top view of a family praying before christmas dinner
Advent, Christian Living, Intentional, Relationships

A dinner of hope and celebration – a Slavic Christmas tradition

Sauerkraut, peas, cream of wheat, and evergreen stems on the table – not the first thing you think of when someone is referring to a Christmas dinner. But, in my husband’s family, it’s a yearly tradition.

Vilija dinner foods

Passed down through generations

Twenty years ago I married into the Suvar family. I knew that they had family roots from the Czech Republic and Slovakia but didn’t know how much of that had carried forward from the move to America. But, like many traditions that get passed along through families – food and holiday traditions were part of it.

A tradition that has become special to me is the Vilija dinner that we enjoy together every Christmas. There are specific decorations used and certain foods that we eat. Each part points to the story of Jesus in some way and I love the reflection that comes with it as we gather together as a family to commemorate Christ’s birth.

As with every great meal, the prep starts way beforehand. Special nut breads are made called Kolace – grandma teaches the grandkids how to make them – and the whole house fills with the scent of fresh baked bread. Everyone joins in with the setting of the table and going down the list to make sure everything is accounted for. The house is warm, the noise is high, and the kids bounce around with excitement knowing gifts are coming later that evening.

The Vilija Dinner

The Vilija Dinner is like a Passover Supper. Everything we eat and do has a special meaning. To begin, a candle is lit in the window to tell the Holy Family that they are welcome in our home. The table is covered in a white cloth, signifying Christ’s purity and how He covers us with His righteousness.

Down the center of the table is placed hay – to represent the manger Jesus was laid in, evergreens – to represent eternal life, candles – to remind us that Jesus is the Light of the world, and money – to remind us that all good and perfect gifts come from God. There is an empty place set at the table to help us remember the less fortunate and that we should always open our hearts and homes to those in need.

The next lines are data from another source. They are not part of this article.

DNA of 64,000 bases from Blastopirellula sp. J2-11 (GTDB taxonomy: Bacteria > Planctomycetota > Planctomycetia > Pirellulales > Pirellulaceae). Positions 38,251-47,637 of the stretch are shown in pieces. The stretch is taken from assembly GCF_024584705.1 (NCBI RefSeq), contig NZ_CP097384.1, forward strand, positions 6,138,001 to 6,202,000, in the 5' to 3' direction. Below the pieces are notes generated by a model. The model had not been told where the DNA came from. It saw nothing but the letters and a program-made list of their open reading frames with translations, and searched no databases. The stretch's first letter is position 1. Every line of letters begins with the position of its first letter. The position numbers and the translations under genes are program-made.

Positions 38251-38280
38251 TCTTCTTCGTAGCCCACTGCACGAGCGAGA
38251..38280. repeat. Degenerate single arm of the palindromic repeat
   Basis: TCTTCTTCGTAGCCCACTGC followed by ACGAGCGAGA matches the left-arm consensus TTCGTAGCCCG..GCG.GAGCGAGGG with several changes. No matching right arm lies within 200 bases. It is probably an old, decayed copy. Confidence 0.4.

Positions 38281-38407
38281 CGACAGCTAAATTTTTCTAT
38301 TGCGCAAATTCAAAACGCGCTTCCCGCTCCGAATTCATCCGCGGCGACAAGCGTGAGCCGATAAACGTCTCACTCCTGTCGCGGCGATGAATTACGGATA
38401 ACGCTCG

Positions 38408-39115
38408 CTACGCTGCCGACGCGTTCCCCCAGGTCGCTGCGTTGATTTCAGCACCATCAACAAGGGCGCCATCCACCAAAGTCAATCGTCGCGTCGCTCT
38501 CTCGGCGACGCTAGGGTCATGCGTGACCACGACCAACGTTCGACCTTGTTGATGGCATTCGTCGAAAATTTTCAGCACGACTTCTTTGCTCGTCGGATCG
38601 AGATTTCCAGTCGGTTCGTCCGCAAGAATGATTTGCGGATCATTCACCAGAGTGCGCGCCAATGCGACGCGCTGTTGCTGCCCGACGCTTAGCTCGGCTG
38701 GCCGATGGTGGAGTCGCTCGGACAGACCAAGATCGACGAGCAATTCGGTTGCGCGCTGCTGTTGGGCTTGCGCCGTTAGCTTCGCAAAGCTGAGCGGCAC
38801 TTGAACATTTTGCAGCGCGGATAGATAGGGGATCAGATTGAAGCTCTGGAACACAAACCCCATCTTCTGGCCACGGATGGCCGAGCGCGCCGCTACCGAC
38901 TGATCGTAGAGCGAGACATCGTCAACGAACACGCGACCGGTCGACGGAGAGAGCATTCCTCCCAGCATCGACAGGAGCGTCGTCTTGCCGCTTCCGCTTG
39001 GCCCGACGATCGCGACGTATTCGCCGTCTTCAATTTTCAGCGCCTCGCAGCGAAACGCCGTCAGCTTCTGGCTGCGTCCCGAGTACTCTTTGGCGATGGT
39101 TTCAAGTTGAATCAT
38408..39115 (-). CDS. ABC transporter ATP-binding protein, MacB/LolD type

A Slavic Christmas —> hold your own Vilija Dinner – a free downloadable resource! Click To Tweet

The dinner is traditionally held on Christmas Eve, when the first star appears. This reminds us of the star that guided the Wisemen who sought after the King.

Connecting it to Christ

Twelve dishes are served at this dinner – to represent the 12 disciples of Jesus. In Slovakia, foods varied depending on what village you lived in, especially since the mountain villages were so remote.

To begin, the oldest son leads the family in a prayer of thanks and a blessing for the meal. He then takes honey and makes a cross with it on everyone’s forehead wishing them a sweet new year. Oplatky, a thin wafer used for communion is shared. One large one is passed around the table, each person breaking off a piece and wishing each other Merry Christmas. Then each person gets their own oplatky to eat with honey and drink with wine. This is done in remembrance of Passover and Communion.

The oldest son picks up an apple and cuts it in half. If the seeds form a star, then the family will have a healthy year. The apple is cut into slices and shared around the table. Three walnuts, still in their shells, are placed at each person’s plate. Everyone takes turns opening them up. Good nuts mean a good year ahead, bad nuts mean hardship.